On Fiction

I see by my moth-eaten transcript, second quarter in college had me signed up for courses in chemistry, astronomy, Spanish and English composition. It's my experience in the latter I wish to describe today, although there were certainly some amusements in the former courses as well. Another time for them, though.

My composition class was taught by Bob Houston, an interesting bearded fellow imbued with a curious Minnesota accent. Remember, I had only been living here for less than a year, and the speech patterns encountered really stood out. A couple quarters later, I had learned the International Phonetic Alphabet from Dr. John Foster and started to record what I was hearing. It seemed so pronounced to my virgin Iowa ears. After a few years, I found that I had absorbed the Minnesota dialect, sounding for all the world as though I had been raised here.


But back to Mr. Houston. (He later finished a Ph.D., by the way). He taught a great class, and of course even in those days I loved to write. In fact, thanks to my Iowa high school, I was pretty cock-sure I already was a great writer. Mr. Houston disabused me of that erroneous belief in short order, for which I'm most grateful. Class days were spent reading our works aloud and critiquing one another's writing. And there were private sessions with the instructor as well. I vividly remember him saying that he wasn't too concerned with my syntax, but that the semantics was weak as a popcorn fart. So, I tried to concentrate on his point and make amends, shelving my all too natural arrogance. After a while, it began to make some sense to me.


One day, the class of twenty had a round-robin discussion on the merits of fiction. Now most of my fellow students were of the usual Aquarian ilk: blue-jeans embroidered with red majordomo stripes running down the inseams, shoulder length hair, beards, Army fatigue jackets sporting upside-down American flag appliques, and all the usual
omnium-gatherum you would expect of any well-dressed hippie.

Except for one guy.


Let's call him Mel. (His actual name was the result of the worst parental cruelty imaginable, so we'll stick with the pseudonym to preclude further embarrassment.) Mel was a good twenty years older than the rest of us. As I recall, he was coming back to school from some job in engineering that had dried up on him. While most of us were there to seek out an education, Mel was present merely for a bit of "retraining." I've often thought that an entrance requirement to any university should be lack of job ambition.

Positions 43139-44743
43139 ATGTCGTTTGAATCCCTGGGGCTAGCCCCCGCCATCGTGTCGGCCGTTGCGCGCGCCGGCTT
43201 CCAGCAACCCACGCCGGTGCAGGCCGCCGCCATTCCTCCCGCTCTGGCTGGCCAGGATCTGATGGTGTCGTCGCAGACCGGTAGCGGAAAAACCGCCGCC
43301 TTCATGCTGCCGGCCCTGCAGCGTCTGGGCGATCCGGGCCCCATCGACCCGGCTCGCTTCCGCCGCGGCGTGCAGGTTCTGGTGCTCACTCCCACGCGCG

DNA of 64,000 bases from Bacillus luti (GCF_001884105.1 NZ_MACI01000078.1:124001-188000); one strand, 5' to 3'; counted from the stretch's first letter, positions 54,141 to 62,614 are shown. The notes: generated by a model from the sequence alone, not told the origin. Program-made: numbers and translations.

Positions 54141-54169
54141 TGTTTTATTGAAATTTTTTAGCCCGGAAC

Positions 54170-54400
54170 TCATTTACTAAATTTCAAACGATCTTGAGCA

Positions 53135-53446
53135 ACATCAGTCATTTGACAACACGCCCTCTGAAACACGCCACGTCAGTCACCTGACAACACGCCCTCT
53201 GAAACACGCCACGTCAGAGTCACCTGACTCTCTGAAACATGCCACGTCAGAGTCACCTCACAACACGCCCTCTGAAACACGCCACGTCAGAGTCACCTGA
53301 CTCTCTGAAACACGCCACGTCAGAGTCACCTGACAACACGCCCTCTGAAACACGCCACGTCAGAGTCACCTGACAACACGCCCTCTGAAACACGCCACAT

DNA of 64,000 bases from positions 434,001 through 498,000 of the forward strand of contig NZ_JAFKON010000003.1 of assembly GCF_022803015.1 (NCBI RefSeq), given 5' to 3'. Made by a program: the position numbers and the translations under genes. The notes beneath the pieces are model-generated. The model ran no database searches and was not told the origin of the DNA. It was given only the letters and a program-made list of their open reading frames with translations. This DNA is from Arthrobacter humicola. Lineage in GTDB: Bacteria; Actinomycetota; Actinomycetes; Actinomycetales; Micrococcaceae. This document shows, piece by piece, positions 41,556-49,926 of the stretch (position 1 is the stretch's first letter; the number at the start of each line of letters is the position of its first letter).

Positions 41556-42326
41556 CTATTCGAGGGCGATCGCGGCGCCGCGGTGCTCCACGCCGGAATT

He was definitely the archetypal engineering nerd. Horn-rimmed glasses, a plastic protector in his Arrow shirt pocket, said pocket protector stuffed to the hilt with mechanical pencils and pens of all hues, including one geegaw which could write in any of three colors just by clicking a clever button on the barrel, black shiny wing-tips glistening like polished obsidian, complemented by white socks contrasting with the shoes to create a definite moiré pattern effect, and trousers hitched way up above the hip line. I found him terribly interesting.


Mel did little to hide his disdain of the other students, all of whom were clearly enemies of truth, justice and the American way. But what could he do but grin and bear it? After all, Composition 101 was a required class.


As I said, the day's topic was whether fiction had any inherent value. Generally in these discussions, Mr. Houston would just sit back and let the students take the reins, and today was no different. I noticed that he had an ever so subtle smirk on his face as the set-to became more and more heated. You won't be surprised to learn that Mel was no shrinking violet, and that his opinions were bound to be voiced.


Mel's opening salvo was,


"I never read fiction."

That definitely stirred some rumblings among my hippie colleagues, voices rising and tripping over one another. This was clearly going to be a battle royal...

He followed up with,


"Fiction has never changed the world."

I could no longer contain myself, responding above the din with,

"Oh yeah? Well, what about the Bible?"

The volume level in the class room plummeted 100 decibels in an instant, everyone turning to glare at me. I didn't know it at the time, but just a couple months into college, my reputation as its Most Semi-Evil Man had been cemented.

And Mr. Houston just kept smirking...


So now you know why Hobby Lobby won't hire me. 

Next installment: The Health Food Store

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